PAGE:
Music for farmers?

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Last week I spent the best part of an afternoon making music in a local library with about 15 kids from the surrounding area. It’s principally a farming community, full of families and locals who know each and who have grown-up knowing each other, their habits and rhythms, movements and appearances.

When I received the confirmation email the day before the event the librarian, who was full of enthusiasm when I had volunteered to go in, had mentioned that there were crafts to be partaken after the music-making.

The whole event started with a pot-luck lunch – I saw families streaming in with bowls and dishes whilst I was gathering my paraphernalia in the parking lot. I received an encouragingly warm welcome from one of the librarians and was escorted through the labyrinth and down the stairs to the gathering space. I felt like an interloper, as though I might be invading their space a little. Still, the librarian I had originally had contact with showed me the space I was to use and urged me to join in their lunch. These kids don’t read a lot and they certainly don’t sing she told me, it’s hard for us to find ways to bring them in here she said. As I set-up a couple of people came and chatted; this was the first pot-luck lunch they had had in 8 years and they were curious to see what I was doing there. One lady exclaimed “we’re going to sing?!” The lunch went well beyond it’s allotted time and I wondered how I would get things going without being an unwelcome intrusion, particularly with the laden-down sweets and treats table enticing multiple visits from anyone and everyone!!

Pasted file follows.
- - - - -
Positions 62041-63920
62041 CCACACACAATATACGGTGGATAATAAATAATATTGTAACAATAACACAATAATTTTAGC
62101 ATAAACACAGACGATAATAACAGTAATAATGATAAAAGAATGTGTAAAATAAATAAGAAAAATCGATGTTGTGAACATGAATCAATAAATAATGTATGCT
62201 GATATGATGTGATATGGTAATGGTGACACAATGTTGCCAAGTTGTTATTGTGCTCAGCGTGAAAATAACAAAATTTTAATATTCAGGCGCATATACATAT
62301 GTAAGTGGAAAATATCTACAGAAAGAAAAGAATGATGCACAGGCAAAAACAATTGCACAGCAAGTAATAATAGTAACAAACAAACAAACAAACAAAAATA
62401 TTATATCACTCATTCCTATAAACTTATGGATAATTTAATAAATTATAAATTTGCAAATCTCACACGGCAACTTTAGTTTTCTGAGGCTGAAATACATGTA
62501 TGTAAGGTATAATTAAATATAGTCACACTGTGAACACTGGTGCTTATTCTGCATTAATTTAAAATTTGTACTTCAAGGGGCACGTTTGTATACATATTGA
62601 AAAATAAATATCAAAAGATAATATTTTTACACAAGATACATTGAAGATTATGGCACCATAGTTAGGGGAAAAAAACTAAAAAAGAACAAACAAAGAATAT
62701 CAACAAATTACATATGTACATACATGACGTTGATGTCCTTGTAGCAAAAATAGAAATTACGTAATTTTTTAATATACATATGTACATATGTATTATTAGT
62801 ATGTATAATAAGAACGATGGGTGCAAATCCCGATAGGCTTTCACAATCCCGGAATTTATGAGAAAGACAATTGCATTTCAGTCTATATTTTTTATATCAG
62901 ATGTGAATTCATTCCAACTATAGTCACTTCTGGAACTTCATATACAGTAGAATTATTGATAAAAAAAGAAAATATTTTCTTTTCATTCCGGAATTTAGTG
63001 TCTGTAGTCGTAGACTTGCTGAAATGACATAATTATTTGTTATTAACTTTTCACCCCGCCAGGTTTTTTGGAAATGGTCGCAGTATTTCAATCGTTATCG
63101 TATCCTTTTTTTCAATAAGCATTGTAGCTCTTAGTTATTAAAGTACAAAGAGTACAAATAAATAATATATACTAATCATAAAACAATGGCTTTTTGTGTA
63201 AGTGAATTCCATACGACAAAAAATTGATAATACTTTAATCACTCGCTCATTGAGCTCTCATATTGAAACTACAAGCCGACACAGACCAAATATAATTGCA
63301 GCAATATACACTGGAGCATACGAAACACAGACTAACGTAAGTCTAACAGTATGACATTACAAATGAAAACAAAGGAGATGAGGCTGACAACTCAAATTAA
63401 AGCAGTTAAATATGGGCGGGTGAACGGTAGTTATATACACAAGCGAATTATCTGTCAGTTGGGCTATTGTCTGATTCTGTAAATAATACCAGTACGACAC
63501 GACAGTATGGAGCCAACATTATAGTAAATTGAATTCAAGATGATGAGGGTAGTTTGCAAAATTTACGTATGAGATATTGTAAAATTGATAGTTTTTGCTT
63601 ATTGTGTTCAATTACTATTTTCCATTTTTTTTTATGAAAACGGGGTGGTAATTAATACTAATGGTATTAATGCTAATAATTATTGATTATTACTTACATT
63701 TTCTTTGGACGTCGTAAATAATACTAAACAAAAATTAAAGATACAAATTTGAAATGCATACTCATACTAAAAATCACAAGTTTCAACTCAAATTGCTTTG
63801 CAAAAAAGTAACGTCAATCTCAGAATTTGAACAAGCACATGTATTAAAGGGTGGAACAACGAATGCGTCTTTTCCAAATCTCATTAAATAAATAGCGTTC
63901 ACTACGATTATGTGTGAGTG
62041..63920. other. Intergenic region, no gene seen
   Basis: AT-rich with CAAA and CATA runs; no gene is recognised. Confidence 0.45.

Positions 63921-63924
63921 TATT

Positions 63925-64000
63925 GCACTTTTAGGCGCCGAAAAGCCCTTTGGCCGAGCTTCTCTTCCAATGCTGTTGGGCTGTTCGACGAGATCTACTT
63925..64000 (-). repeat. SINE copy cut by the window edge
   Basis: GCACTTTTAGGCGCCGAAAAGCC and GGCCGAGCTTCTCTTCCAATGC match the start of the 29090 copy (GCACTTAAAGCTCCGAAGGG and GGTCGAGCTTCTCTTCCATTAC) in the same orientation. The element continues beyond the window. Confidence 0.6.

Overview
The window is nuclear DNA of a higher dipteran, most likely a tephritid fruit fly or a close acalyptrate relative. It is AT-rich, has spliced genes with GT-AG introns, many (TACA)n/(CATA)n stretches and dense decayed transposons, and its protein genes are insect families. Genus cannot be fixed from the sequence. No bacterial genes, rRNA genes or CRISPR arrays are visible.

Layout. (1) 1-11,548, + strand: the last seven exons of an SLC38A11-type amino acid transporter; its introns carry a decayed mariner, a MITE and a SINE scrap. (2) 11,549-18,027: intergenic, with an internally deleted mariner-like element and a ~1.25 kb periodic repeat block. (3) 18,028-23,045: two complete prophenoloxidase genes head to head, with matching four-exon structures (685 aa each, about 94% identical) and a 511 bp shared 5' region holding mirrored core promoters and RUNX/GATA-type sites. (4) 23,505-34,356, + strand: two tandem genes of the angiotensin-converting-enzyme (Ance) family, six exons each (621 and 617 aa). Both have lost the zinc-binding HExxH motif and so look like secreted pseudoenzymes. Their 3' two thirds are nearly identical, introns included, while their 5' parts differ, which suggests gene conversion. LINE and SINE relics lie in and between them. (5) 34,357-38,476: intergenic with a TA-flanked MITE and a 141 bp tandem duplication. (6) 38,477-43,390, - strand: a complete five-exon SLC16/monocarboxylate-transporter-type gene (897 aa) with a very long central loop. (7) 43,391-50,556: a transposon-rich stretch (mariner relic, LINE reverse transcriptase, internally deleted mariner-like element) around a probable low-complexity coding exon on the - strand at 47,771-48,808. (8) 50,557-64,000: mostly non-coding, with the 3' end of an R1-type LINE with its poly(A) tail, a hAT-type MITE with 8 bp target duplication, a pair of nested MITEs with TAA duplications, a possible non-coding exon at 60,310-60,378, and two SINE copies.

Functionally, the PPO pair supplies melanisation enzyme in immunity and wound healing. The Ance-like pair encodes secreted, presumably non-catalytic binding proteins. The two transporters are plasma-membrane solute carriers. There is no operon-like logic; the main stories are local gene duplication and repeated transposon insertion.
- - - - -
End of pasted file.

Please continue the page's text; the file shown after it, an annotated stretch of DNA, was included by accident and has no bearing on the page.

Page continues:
Eventually, with quite the unexpected rigour, tables and chairs were moved and open-space blossomed. The children looked a little nervous, the adults a little wary and no one came too close. Several possible outcomes came through in my upstairs head chatter and I wondered if I needed to throw out my plan before I’d even started. It’s always hard to abandon a purposeful structure that one has agonized over, practiced and altered until it feels balanced and whole. I started as intended and slowly introduced the idea that the kids too could come up with suggestions of what we might sing about, where the road in the picture might lead to, where we might go, how fast, how slow, was it bumpy, what noise did the elephant make and what about the goose. Gradually they started singing with me, I doubt they were conscious of any hesitation, they were happy to experiment and unearth new animal sounds, they were discovering their own story-telling abilities and innate enchantment of making-music. I looked down and there was a little hand resting on my knee; the other kids were noticeably closer in to our circle. The parents and adults who had been talking amongst themselves at the start were observing this change too.

As we moved through the session the relaxation that crept in was palpable and it was the children who got their adults to join in, offering them an instrument or a hand when we were dancing.

The craft-lady was hovering in an adjacent doorway, she was ready and expecting them. As we started to sing goodbye the kids came in closer and closer until there was no breathing space in our circle, the craft-lady called to them, folders ready; they turned, a minute hesitation and then followed. Two kids came back with a simple request “please come back”. And of course I will, I spent 3 times as long as I expected to at the library, and with it came some unforeseen joy into the lives of these kids, a little less shyness with each other, a little more curiosity about what’s in a book and just maybe some singing while they work the farm.

 

 

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